Long ago, people entertained the oddest notions about gods. They thought of gods in terms of geographic regions, as if they were tied to or centered around a physical location. The god's power was greatest in his “home” territory, and diminished beyond his boundaries. Physical place, even actual earth, was deemed important to the worship of a god. This explains Naaman's desire to take home with him a couple mule-loads of Israelite dirt (2 Kings 5:17): he wanted to worship Israel's God on Israel's soil, even if that soil had to be taken to the “land” of another god.

It is true that the Israelites also thought this way – after all, God promised them a land of their own, and even set aside a special place within that land, Mount Zion, as the center for His worship. He probably had many reasons for this, one of them being accommodating the preconceived notions of His people, but another thing became more clear as time went by: the God of Israel was truly god of the whole earth, not just the land occupied by Israel. Furthermore, He was no respecter of places when it came to being obeyed. When the Israelites didn't obey His laws, He did not hesitate to deport them from the land, starting with the nation of Israel in the north and ending with Judah in the south. He even gave hints through His prophets that He could be worshiped anywhere on earth, because all lands (and, ultimately, all people) were His.

These days we consider such notions as geographic gods to be quaint and simplistic. As if God had a jurisdiction, like a secular authority, that you could get on a plane and escape! As if the authority and power of God Almighty could be delimited by something as arbitrary as geographic boundaries! We might smile knowingly when we read accounts like Naaman's, thankful that we're sophisticated enough to have moved beyond such elementary views of God's nature.

Or have we?

The older I get, the more I wonder if maybe we post-moderns don't have our own twist on the regional god mentality. Though we may not think in terms of “the god of Oakland County” (or whatever), we nonetheless tend to partition our outlook on the world into “regions”, and behave as if different “gods” reigned over these conceptual regions. For instance, I know businessmen who are Catholic, but whose business practices are indistinguishable from those of their totally worldly colleagues. If you were to ask one of them whether his workplace attitudes conformed to the teachings of his faith, you'd draw a blank look. Teachings of the faith? Those were for Sunday at Mass times – what did they have to do with closing out this month's sales?

See what I mean? Virtual regions – mental areas where people assume other gods have sway. Oh, someone with such an attitude might acknowledge in the abstract that the One True God has authority over everything, but at the day-to-day level, he would behave as if the workplace was controlled by different gods than the one he thought about at Mass on Sunday. He wouldn't call them gods – he'd call them marketing principles, or business precepts, or whatever – but he would certainly consider them to be more influential in his work environment than God Himself. It isn't that he'd think God impotent, it's that he'd consider Him irrelevant.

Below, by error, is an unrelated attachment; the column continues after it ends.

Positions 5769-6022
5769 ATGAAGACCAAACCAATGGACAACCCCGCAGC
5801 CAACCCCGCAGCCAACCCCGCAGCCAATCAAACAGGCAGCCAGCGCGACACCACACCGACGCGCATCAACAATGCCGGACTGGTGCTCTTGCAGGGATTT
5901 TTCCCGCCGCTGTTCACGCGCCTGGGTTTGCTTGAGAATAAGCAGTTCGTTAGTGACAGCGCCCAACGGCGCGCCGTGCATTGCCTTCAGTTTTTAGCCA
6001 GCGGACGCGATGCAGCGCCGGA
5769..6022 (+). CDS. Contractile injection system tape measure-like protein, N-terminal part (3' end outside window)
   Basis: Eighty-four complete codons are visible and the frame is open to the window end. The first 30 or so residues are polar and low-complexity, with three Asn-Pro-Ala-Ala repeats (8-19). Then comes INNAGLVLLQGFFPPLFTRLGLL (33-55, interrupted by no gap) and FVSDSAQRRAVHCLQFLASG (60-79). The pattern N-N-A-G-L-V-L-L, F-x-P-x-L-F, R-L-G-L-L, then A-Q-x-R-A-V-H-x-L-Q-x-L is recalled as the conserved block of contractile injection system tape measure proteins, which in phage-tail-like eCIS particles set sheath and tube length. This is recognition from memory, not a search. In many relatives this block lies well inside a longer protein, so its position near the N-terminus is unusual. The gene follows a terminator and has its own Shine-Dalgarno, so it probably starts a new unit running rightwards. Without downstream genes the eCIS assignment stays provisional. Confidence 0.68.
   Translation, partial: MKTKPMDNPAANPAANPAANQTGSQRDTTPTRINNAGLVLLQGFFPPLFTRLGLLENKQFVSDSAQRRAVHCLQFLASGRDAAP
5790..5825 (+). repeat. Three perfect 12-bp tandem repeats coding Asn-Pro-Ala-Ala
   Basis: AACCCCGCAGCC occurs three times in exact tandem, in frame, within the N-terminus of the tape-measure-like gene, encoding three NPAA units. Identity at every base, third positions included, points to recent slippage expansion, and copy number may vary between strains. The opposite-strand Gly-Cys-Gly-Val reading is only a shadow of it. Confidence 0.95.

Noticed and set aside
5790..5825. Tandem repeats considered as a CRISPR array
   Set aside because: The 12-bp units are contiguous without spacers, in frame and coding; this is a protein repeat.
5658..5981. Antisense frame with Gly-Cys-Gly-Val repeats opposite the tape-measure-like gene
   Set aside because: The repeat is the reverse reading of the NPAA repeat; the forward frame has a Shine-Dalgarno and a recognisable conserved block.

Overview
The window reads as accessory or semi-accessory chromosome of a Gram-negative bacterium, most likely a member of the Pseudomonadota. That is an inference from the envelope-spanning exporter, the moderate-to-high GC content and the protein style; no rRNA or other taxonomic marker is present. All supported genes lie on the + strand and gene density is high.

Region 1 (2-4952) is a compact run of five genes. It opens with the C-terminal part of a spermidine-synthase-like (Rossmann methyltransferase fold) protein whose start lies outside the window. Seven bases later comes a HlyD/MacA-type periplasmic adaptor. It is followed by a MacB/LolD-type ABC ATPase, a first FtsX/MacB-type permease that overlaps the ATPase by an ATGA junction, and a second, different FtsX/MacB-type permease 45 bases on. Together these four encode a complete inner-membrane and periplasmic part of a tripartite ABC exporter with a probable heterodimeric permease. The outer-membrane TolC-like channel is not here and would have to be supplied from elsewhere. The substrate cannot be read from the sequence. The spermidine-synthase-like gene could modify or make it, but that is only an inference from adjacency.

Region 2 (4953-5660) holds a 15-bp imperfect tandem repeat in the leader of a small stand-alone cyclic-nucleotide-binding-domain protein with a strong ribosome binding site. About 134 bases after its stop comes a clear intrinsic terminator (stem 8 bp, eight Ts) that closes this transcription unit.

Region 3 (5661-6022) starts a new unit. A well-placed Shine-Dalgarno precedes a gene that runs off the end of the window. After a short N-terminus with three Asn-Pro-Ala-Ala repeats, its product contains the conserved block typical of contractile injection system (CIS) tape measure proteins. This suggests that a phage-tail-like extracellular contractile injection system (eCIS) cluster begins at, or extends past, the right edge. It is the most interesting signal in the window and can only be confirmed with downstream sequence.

Here's another one: entertainment. If you were to ask the average person what God thought of what they did to entertain themselves, you'd probably get another blank stare. Why would God care what television shows I watch? Outside of glaring extremes such as pornography (which is increasingly being seen as a matter of taste, not morals,) most people would wonder why you'd mention God and entertainment in the same context. God has no relevance to their entertainment choices – another “region” where other gods hold sway.

You could find plenty more examples: investment, childrearing, education, health and fitness, and so forth. We Westerners tend to have very compartmentalized lives, whether we profess a religious affiliation or not, and over time we tend to see these compartments as being influenced by different forces. This is simply the idea of regional gods in different guise.

This is one thing I think most Evangelicals do better than most Catholics, at least in this day and age: make a conscious, deliberate effort to make Jesus the Lord of every aspect of their lives. This is often presented as a caricature – e.g. the coworker who punctuates every conversation with “Hallelujah!” and “Praise the Lord!” – but the reality is an important one. Certainly we behave differently in the workplace than we do in worship, and differently again at the ball game, but God Almighty is our Lord wherever we are and whatever we're doing. Sure, He's interested in how we comport ourselves at worship, but He's also interested in what influences us as we draw up that contract or make that repair, albeit in different ways. God doesn't recognize any regions over which He has no control, no matter what we think. He will be Lord over every aspect of our lives. We can cooperate with that or not, but there's one thing we can't do: run anywhere, geographically or in our minds, where He is not Lord.

There is no such place.